I have been fully vaccinated since May 2021, and I just tested positive for Covid-19. I am very symptomatic and not feeling well as I write this piece. My head is pounding. I have a fever. My body aches badly. I can’t eat. I just want to sleep. It’s like a really, really bad flu.
I got infected during our annual family vacation to the shores of South Carolina. In hindsight, I should have known better. And if I had a do-over, I would have cancelled the trip.
The challenge is South Carolina is a highly unvaccinated state, recently topping the nation in new Covid-19 cases. While we vacation in one of the better counties (Charleston), I went against my better judgment and figured that all six of us were safe because we’re all fully vaccinated and healthy. We have spent the past 15 summers here. Plus, I had just taken a Covid-19 test before my trip because of workplace requirements at the university where I teach as an adjunct professor.
After testing positive on Tuesday of this week, I thought long and hard about whether I even wanted to write this piece. Would it embolden anti-vaxxers? Would it hurt the cause to get more people vaccinated? Part of me wanted to keep quiet, the other part screamed “you must share!” After much deliberation, I decided that as a national opinion columnist and TV pundit with a global platform, it’s my social duty to be transparent.
The U.S. Centers for Disease Control and Prevention’s recent warning urging unvaccinated Americans not to travel over Labor Day weekend also influenced my decision to share. In doing so, I hope that even just one person doesn’t take an unnecessary risk. The CDC is also urging those who are vaccinated (like myself) to weigh the risks of travel, something I now wish I did.
Health experts say even if you are vaccinated, you should still be considering several variables, including your overall health, where you live or are traveling and the risks you take.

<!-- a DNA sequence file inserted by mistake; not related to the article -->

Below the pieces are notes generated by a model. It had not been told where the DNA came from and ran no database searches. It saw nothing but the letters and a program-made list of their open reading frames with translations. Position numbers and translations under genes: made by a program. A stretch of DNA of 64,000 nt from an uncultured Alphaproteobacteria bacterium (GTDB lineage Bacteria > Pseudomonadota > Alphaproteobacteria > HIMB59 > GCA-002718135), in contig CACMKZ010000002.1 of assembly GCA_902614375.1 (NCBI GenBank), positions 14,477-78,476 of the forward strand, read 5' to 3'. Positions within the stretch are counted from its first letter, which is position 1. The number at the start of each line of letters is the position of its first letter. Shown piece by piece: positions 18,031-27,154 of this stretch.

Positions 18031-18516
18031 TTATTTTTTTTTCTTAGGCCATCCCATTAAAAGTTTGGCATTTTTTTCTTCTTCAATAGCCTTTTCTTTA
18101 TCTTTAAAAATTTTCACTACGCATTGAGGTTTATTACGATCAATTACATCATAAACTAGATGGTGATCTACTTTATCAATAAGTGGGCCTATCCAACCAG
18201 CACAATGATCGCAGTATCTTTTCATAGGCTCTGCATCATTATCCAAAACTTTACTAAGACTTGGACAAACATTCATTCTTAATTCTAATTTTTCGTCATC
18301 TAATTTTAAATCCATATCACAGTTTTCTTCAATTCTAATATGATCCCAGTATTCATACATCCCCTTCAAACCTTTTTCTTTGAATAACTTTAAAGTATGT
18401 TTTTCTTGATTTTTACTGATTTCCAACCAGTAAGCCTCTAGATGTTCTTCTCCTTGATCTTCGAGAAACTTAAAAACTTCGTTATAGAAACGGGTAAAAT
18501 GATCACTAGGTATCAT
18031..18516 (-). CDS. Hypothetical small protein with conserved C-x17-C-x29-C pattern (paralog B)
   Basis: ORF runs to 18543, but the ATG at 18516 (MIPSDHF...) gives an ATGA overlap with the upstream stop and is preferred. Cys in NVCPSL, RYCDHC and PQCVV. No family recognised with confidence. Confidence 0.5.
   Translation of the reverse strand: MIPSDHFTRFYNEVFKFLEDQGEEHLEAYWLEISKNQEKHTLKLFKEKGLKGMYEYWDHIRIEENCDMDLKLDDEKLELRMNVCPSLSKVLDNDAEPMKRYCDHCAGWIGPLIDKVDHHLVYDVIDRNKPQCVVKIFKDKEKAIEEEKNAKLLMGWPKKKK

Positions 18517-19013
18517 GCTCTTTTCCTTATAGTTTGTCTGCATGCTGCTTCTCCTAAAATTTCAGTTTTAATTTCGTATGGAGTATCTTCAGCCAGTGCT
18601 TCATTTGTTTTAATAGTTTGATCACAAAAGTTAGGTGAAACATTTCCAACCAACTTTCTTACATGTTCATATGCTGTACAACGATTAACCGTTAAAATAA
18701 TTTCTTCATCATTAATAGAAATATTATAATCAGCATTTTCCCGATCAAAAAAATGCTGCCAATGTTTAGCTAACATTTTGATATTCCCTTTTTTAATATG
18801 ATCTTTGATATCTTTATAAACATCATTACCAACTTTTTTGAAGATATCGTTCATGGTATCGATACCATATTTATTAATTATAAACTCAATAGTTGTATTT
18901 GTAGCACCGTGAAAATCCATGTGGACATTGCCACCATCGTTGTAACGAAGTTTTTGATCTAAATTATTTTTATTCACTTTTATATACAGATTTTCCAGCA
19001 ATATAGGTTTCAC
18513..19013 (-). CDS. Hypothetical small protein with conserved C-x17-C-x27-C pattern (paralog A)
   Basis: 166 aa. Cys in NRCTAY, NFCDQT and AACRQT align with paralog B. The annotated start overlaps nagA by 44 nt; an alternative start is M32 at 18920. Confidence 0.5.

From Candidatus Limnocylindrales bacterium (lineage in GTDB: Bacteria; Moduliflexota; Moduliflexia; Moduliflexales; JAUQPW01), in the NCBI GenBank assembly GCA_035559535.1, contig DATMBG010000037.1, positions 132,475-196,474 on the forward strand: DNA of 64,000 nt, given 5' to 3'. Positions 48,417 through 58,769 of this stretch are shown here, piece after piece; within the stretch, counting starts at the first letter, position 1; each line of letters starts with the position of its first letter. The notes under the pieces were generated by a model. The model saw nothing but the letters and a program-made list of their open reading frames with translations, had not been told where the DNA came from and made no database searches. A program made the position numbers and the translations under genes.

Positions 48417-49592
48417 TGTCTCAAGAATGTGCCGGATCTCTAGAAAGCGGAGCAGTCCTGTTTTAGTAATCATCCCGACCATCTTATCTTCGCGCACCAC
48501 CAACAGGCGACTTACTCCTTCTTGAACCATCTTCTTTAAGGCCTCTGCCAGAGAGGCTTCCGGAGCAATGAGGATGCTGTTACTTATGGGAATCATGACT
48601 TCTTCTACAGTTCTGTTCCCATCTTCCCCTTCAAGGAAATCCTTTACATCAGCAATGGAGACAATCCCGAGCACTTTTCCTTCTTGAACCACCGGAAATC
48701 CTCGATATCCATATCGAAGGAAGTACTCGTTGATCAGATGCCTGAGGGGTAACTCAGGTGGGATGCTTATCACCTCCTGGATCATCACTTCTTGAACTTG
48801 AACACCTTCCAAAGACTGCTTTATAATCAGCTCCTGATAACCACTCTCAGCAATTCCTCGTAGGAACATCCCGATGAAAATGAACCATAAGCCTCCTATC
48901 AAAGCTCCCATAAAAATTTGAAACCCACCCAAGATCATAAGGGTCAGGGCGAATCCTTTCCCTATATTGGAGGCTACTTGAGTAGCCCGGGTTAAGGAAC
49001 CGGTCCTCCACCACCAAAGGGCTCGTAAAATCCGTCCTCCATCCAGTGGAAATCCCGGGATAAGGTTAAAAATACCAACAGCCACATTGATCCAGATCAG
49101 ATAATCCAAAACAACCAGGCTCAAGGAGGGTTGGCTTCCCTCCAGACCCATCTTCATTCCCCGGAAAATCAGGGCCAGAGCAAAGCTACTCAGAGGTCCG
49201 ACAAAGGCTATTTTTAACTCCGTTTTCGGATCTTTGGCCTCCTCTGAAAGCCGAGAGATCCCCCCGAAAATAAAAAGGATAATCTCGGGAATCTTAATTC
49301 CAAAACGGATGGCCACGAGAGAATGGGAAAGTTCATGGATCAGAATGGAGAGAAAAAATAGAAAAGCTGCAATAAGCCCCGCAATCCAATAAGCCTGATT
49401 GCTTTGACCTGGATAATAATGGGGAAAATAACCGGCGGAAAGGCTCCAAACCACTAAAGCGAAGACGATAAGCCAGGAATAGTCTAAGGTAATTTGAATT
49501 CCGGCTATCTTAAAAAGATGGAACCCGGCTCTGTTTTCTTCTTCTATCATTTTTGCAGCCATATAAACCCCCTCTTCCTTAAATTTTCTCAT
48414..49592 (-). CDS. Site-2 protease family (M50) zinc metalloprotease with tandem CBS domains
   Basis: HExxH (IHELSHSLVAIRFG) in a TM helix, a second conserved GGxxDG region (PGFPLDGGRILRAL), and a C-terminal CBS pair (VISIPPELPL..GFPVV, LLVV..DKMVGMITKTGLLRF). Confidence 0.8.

The anti-vax movement is huge and the anti-mask movement in the deep red south is alive and well. I saw it every day I was there. My family that was visiting from California had never been to the south before, and they noted at dinner on their first night, “people do not wear masks here.” Coming from California, where Gov. Newsom may now be recalled, due in part to his pro-mask policies, they took note of the difference quickly.
Let me be direct: those of us who are vaccinated also face risks, particularly when we are in public spaces where there are no mask policies, no social distancing and no mandatory vaccine policies in place.
I went to a wedding in the Bahamas in June 2021 at a resort. It was beautiful and very safe. You had to buy health insurance to enter the country. You had to show proof of full vaccination. You had to take a Covid-19 test on site to leave the resort and return to the U.S. You had to social distance. You had to wear masks at all times in the resort and outside by the pool. People felt safer, and we were safer, because everyone was fully vaccinated. None of this was the case in South Carolina.
What makes this so surreal is that I had Covid-19 in February 2020 before the pandemic was declared a national emergency. I tested positive for antibodies in May 2020. I got it while speaking in Baton Rouge, Louisiana at a huge conference. I was sick, and I have some health-related challenges to this day. Still, I felt grateful to be one of the lucky people who beat the virus.
To have to face this scourge again, while being fully vaccinated leaves me speechless. I thought I was safe from infection.
I’m also worried about my 75-year-old mom, who is vaccinated and was with us on this trip. We’re currently waiting to find out if she (and the rest of the family) is positive for Covid-19.
To have such a great time ending with Covid-19 is discouraging, but it’s also a lesson to be learned. I knew that the state had low vaccination rates. We discussed it as a family. We discussed it with the resort. Fully vaccinated people are led to believe we are safe. But, that depends on a lot of factors, like other people around us being vaccinated too.
Please be safe this Labor Day weekend. The problem is not those of us who are vaccinated. The problem is those who are not. I learned this the hard way.
Sophia A. Nelson, Esq., is an award-winning author of three non-fiction books and a "Corporate Diversity Champion" (2012) award winner for her work in corporate diversity strategies and training for the Fortune 100. She has worked in the Congress, at the U.S. Chamber of Commerce and at one of the nation's largest law firms in public/government Affairs. Nelson is a frequent guest on NBC News and MSNBC, as well as many other networks, and she has written for various outlets including Essence, Huffington Post, The SGrio, Politico, Politico Magazine, CNN.com and Ebony